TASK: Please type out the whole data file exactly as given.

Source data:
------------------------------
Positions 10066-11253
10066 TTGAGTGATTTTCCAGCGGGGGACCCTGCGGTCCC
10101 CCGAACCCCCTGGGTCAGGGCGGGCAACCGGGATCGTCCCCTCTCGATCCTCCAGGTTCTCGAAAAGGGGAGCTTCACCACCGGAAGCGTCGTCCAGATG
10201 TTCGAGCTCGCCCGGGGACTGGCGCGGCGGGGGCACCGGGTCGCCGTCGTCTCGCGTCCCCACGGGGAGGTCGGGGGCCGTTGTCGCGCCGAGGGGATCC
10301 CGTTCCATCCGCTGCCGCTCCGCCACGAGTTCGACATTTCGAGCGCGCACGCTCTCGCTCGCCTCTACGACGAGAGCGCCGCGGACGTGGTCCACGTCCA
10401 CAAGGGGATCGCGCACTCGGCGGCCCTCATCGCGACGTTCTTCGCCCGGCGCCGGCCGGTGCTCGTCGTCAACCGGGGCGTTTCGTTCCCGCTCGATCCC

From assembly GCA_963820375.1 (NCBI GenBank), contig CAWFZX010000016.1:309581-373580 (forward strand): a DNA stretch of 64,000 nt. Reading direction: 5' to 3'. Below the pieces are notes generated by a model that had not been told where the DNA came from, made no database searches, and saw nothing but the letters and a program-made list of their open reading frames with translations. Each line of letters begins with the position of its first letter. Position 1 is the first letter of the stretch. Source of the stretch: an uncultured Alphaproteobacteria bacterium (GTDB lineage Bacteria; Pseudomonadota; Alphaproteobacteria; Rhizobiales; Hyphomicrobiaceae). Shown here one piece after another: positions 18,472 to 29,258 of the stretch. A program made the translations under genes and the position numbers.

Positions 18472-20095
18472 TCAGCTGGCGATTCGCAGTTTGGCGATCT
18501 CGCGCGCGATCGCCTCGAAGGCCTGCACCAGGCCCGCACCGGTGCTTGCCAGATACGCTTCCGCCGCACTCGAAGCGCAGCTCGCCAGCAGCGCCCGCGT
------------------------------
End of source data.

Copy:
Positions 10066-11253
10066 TTGAGTGATTTTCCAGCGGGGGACCCTGCGGTCCC
10101 CCGAACCCCCTGGGTCAGGGCGGGCAACCGGGATCGTCCCCTCTCGATCCTCCAGGTTCTCGAAAAGGGGAGCTTCACCACCGGAAGCGTCGTCCAGATG
10201 TTCGAGCTCGCCCGGGGACTGGCGCGGCGGGGGCACCGGGTCGCCGTCGTCTCGCGTCCCCACGGGGAGGTCGGGGGCCGTTGTCGCGCCGAGGGGATCC
10301 CGTTCCATCCGCTGCCGCTCCGCCACGAGTTCGACATTTCGAGCGCGCACGCTCTCGCTCGCCTCTACGACGAGAGCGCCGCGGACGTGGTCCACGTCCA
10401 CAAGGGGATCGCGCACTCGGCGGCCCTCATCGCGACGTTCTTCGCCCGGCGCCGGCCGGTGCTCGTCGTCAACCGGGGCGTTTCGTTCCCGCTCGATCCC

From assembly GCA_963820375.1 (NCBI GenBank), contig CAWFZX010000016.1:309581-373580 (forward strand): a DNA stretch of 64,000 nt. Reading direction: 5' to 3'. Below the pieces are notes generated by a model that had not been told where the DNA came from, made no database searches, and saw nothing but the letters and a program-made list of their open reading frames with translations. Each line of letters begins with the position of its first letter. Position 1 is the first letter of the stretch. Source of the stretch: an uncultured Alphaproteobacteria bacterium (GTDB lineage Bacteria; Pseudomonadota; Alphaproteobacteria; Rhizobiales; Hyphomicrobiaceae). Shown here one piece after another: positions 18,472 to 29,258 of the stretch. A program made the translations under genes and the position numbers.

Positions 18472-20095
18472 TCAGCTGGCGATTCGCAGTTTGGCGATCT
18501 CGCGCGCGATCGCCTCGAAGGCCTGCACCAGGCCCGCACCGGTGCTTGCCAGATACGCTTCCGCCGCACTCGAAGCGCAGCTCGCCAGCAGCGCCCGCGT